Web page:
What’s the answer to the ultimate question of life, the universe and everything? In Douglas Adams’ science fiction spoof ‘The Hitchhiker’s Guide to the Galaxy’, the answer was 42; the hardest part turned out to be finding the real question. I find it very appropriate that Adams joked about 42 because mathematics has played a striking role in our growing understanding of the universe.

The idea that everything is, in some sense, mathematical goes back at least to the Pythagoreans of ancient Greece and has spawned centuries of discussion among physicists and philosophers. In the 17th century, Galileo famously stated that our universe is a “grand book” written in the language of mathematics. More recently, the Nobel laureate Eugene Wigner argued in the 1960s that “the unreasonable effectiveness of mathematics in the natural sciences” demanded an explanation.

Soon, we’ll explore a really extreme explanation. However, first we need to clear up exactly what we’re trying to explain. Isn’t math all about numbers? You can probably spot a few numbers here and there but these are just symbols invented and printed by people, so they can hardly be said to reflect our universe being mathematical in any deep way.

When you look around you, do you see any geometric patterns or shapes? Here again, human-made designs like the rectangular shape of a book or a magazine don’t count. But try throwing a pebble, and watch the beautiful shape that nature makes for its trajectory.

The trajectories of anything you throw have the same shape, called an upside-down parabola. When we observe how things move around in orbits in space, we discover another recurring shape: the ellipse. Moreover, these two shapes are related: The tip of a very elongated ellipse is shaped almost exactly like a parabola. So, in fact, all of these trajectories are simply parts of ellipses.

We humans have gradually discovered many additional recurring shapes and patterns in nature, involving not only motion and gravity, but also electricity, magnetism, light, heat, chemistry, radioactivity and subatomic particles. These patterns are summarized by what we call our laws of physics. Just like the shape of an ellipse, all these laws can be described using mathematical equations.

Equations aren’t the only hints of mathematics that are built into nature: There are also numbers. As opposed to human creations like the page numbers in this magazine, I’m now talking about numbers that are basic properties of our physical reality.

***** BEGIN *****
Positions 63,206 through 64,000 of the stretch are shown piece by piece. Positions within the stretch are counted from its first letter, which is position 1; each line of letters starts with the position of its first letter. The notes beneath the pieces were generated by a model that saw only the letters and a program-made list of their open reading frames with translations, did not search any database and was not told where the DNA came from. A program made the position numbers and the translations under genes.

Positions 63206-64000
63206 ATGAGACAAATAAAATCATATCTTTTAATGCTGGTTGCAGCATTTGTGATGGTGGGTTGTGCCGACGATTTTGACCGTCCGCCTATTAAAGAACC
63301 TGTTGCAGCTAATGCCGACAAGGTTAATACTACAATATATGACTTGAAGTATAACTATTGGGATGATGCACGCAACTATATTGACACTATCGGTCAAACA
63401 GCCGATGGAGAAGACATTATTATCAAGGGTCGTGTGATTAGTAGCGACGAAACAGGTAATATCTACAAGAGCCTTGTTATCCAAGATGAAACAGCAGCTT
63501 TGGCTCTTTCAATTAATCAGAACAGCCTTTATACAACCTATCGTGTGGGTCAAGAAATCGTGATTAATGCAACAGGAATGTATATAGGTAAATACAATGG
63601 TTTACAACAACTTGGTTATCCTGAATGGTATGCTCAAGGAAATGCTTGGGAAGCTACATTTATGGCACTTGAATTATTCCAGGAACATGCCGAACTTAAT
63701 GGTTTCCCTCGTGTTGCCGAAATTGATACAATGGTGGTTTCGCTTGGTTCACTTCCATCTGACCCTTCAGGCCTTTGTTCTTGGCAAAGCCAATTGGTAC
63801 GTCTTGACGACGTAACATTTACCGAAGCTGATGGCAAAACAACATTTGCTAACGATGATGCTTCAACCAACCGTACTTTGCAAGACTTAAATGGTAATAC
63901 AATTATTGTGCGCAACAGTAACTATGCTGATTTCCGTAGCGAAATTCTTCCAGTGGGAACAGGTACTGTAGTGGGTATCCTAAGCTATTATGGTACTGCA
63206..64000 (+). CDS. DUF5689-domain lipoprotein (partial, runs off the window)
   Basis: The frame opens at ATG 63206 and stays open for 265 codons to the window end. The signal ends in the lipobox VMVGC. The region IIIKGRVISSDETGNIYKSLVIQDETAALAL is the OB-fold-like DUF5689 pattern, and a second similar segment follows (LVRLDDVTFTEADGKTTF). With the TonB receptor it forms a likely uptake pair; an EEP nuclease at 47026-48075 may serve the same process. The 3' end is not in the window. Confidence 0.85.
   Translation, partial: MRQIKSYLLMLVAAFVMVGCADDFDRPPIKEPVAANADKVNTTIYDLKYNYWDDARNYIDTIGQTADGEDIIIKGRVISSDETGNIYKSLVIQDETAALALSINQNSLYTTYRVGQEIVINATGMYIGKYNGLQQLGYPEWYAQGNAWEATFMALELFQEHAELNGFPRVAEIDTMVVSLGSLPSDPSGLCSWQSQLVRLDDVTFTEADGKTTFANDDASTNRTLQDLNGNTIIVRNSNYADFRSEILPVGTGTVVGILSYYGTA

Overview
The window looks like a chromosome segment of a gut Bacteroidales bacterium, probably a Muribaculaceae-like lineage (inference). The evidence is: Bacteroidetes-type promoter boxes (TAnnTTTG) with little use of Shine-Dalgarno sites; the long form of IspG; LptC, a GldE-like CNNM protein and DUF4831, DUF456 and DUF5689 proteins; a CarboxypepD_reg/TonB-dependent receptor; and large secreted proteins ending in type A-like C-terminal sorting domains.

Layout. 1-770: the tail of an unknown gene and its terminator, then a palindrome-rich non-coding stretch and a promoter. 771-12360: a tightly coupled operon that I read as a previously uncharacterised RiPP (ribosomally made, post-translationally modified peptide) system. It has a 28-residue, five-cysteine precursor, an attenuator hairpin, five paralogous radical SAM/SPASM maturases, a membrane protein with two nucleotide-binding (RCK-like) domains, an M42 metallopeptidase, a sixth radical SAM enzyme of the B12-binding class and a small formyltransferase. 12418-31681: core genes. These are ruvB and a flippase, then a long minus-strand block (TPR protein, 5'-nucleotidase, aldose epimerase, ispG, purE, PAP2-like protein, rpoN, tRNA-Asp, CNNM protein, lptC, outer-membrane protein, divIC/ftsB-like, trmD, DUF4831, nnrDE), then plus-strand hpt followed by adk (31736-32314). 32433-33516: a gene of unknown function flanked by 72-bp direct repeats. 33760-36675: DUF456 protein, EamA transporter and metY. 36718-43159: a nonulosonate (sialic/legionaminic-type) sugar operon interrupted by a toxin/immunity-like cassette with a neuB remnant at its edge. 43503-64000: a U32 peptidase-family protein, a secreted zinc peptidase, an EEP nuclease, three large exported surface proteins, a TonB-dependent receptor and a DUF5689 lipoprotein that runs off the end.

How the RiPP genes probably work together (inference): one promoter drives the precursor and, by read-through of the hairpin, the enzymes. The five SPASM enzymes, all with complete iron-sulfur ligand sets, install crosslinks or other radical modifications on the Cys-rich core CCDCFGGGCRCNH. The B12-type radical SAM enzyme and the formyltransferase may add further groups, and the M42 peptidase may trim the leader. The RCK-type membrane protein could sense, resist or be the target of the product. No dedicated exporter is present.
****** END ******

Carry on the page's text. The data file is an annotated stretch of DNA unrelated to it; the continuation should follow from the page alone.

For example, how many pencils can you arrange so that they’re all perpendicular (at 90 degrees) to each other? The answer is 3, by placing them along the three edges emanating from a corner of your room. Where did that number 3 come sailing in from? We call this number the dimensionality of our space, but why are there three dimensions rather than four or two or 42?

There’s something very mathematical about our universe, and the more carefully we look, the more math we seem to find. So, what do we make of all these hints of mathematics in our physical world?

Let’s look at mathematics in a wider context:

1. Science mostly frames data in mathematical relationships. But physicists like Joscha Bach are updating that nature “written in mathematics” picture, repainting the universe as “not mathematical, but computational.”

2. “Computation is different from mathematics.” Math mostly isn’t computable ( = unsolvable). But matter computes (it always knows what to do).

3. For Bach, physics is about “finding an algorithm that can reproduce” the data. He calls this computationalism, but “algomorphism” better emphasizes algorithmic structure.

4. Algthe orithms are detailed instructions, recipes that specify every ingredient and processing step. Beyond Bach’s desire for computability, algorithms can better express critical properties of sequence and conditionality.

5. The algebraic equation language (AEL) that physicists are trained to love has key limitations (classic case “the 3 body problem”).

6. Deeper consequences lurk in AEL’s grammar. X + Y = Y + X, but cart before horse ≠ horse before cart. Sequences often matter (in life, even if not in AEL syntax).

7. Some seek only AEL. Sabine Hossenfelder challenges anyone “to write down any equation … that allows … free will.” Perhaps AEL can’t paint the needed picture?

8. Freeman Dyson says “the reduction of other sciences to physics does not work.” Living cells aren’t best viewed just “as a collection of atoms.”